HomeNovember 2015We need to talk about Shared Services

We need to talk about Shared Services

Mary McCarthy explores the issue of Shared Services and how these services should function and be structured, resourced and governed.

Mary McCarthy
Mary McCarthy

In early 2009, the Cabinet Committee on Transforming Public Services decided that arrangements be advanced as a matter of urgency to second staff from the four main sectors: Health, Local Government, Education and Justice, to the Central Programme Office on Transforming Public Services (TPS) to support this work.

One of the work streams that crossed all of the sectors was the development and testing of appropriate Models of Shared Services across the various public services. Shared services is the provision of a service by one part of an organization or group where that service had previously been found in more than one part of the organisation or group. Thus the funding and resourcing of the service is shared and the providing department effectively becomes an internal service provider.

The management thinker Professor John Seddon in his book Systems Thinking in the Public Sector (page 57), claims that shared service projects based on attempts to achieve ‘economies of scale’ and shared back-office are a mix of the plausibly obvious and a little hard data, brought together to produce two broad assertions, for which there is little hard factual evidence. He argues that shared service projects fail (and often end up costing more than they hoped to save) because they cause a disruption to the service flow by moving the work to a central location, lengthening the time it takes to deliver a service and consequently creating failure demand (demand caused by a failure to do something or do something right for a customer).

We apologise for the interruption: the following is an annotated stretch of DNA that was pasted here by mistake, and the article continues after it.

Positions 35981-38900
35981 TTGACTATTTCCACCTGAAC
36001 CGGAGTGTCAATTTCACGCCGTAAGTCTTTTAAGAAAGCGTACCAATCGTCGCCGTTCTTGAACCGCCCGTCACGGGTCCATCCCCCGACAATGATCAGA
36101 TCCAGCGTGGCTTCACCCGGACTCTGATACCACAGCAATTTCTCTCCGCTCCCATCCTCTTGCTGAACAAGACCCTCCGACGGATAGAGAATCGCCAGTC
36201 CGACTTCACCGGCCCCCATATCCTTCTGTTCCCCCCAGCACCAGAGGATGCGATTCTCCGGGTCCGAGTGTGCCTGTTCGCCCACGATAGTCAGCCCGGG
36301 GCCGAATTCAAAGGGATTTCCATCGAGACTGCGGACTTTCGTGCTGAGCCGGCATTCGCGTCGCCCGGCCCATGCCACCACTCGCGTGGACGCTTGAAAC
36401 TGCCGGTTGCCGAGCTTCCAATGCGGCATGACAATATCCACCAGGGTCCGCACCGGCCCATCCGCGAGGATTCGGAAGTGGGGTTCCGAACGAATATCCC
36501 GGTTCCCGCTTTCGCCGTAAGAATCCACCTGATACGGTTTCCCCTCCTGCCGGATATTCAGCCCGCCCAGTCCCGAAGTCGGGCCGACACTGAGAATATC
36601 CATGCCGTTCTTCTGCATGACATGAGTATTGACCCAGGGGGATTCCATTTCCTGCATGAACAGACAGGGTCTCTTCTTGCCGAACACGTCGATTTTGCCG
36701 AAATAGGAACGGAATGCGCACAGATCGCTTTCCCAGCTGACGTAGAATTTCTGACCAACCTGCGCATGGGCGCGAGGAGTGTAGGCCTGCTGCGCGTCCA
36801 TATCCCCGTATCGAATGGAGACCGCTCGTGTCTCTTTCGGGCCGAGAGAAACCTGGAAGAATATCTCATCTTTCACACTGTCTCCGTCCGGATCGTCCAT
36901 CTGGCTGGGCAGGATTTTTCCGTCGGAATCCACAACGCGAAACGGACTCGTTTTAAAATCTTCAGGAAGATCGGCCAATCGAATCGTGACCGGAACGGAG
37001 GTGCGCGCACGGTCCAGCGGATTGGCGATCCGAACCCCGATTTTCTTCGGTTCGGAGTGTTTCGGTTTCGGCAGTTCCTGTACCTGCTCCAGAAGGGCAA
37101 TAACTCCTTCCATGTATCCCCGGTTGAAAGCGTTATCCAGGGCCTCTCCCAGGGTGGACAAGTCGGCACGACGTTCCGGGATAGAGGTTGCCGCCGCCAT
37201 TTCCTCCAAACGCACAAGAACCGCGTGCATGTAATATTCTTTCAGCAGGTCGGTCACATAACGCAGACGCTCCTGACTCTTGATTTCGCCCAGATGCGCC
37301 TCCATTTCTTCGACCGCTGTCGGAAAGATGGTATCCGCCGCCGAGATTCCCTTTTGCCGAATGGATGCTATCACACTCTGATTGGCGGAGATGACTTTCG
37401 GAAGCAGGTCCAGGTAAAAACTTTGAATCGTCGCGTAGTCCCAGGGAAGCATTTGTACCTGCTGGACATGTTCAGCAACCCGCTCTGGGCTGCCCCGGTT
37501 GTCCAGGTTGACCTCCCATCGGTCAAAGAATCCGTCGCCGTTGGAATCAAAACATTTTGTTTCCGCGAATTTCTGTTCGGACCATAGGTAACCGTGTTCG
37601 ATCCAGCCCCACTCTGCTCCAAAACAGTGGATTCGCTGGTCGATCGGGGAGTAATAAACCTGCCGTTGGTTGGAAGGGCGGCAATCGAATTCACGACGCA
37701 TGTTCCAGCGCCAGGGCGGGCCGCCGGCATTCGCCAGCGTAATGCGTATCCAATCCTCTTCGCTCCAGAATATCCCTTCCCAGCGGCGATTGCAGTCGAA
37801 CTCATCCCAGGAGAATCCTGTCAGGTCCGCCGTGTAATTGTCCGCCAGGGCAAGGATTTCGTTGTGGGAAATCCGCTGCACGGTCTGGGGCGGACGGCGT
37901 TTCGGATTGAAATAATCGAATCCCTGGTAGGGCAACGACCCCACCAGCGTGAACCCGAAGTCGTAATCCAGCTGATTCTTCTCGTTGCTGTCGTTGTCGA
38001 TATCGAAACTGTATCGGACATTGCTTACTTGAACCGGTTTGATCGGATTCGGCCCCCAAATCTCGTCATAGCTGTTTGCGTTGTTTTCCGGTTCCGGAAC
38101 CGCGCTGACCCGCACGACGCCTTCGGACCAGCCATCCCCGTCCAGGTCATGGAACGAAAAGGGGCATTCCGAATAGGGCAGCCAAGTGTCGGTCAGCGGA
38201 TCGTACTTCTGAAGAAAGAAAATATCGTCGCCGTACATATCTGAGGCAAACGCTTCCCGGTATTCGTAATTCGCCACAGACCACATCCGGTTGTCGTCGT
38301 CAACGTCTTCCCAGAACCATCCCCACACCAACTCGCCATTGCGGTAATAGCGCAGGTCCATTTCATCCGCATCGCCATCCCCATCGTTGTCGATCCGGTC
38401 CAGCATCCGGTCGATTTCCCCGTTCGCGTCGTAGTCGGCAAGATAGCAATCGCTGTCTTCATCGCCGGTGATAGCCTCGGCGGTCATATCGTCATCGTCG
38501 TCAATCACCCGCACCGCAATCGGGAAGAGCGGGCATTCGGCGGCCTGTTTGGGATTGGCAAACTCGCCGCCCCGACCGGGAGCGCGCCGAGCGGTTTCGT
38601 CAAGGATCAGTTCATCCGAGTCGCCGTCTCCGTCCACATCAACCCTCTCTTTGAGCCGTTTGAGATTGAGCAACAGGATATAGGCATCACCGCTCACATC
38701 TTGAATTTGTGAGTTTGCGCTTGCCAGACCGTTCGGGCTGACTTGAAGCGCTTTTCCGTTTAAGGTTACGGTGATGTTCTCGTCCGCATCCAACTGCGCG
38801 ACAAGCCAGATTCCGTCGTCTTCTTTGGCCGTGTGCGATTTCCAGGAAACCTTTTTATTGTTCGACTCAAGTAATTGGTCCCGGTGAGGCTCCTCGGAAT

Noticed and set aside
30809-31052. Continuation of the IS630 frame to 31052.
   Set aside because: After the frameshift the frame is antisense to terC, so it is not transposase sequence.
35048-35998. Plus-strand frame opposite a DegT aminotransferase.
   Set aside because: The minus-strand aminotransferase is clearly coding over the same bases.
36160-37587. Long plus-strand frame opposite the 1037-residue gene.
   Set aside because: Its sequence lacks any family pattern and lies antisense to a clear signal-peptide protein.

A Shared Service like any other institution can become an end in itself defensive to critics, inflexible, increasingly larger and more costly to run.

Research papers on the concepts and models of shared services in other jurisdictions were prepared and discussed in the Programme Office. Exemplars of best practice from the Public and Private Sectors were analysed. There was some early wins in the area of procurement in terms of cost savings and these have been largely implemented by the health sector. The voluntary health sector was an early adopter of this process.   However models that presented as having merit in certain part of the public sector such as Education or Justice were found not to adapt well to others. Then there was the vexed question of how much work the staff that originally had responsibility for the work would retain. While the original plan might have been to move all the workload and activities to the centre, it can often be found that it makes more sense to conduct work locally as heretofore. Unfortunately by then, typically, the original group of local staff have been redeployed to the central function leaving those who remain without the capacity to fulfil this role along with perhaps, a modicum of resentment.

While there are undoubtedly great benefits to the use of models of Shared Services, there are also pitfalls. How can the customer hold the shared service provider to account? A Shared Service like any other institution can become an end in itself defensive to critics, inflexible, increasingly larger and more costly to run and actually begin to lose original benefit in terms of economies of scale.

The hallmark of success of any Shared Service is its ability, capacity and commitment to meeting the service needs of the customer. In the modern world this needs to be a safe service but it also needs to be responsive and focused on meeting the needs of the service user and taxpayer.

Mary McCarthy, HR Manager was seconded from the Health Sector to the Department of An Taoiseach from June – December 2009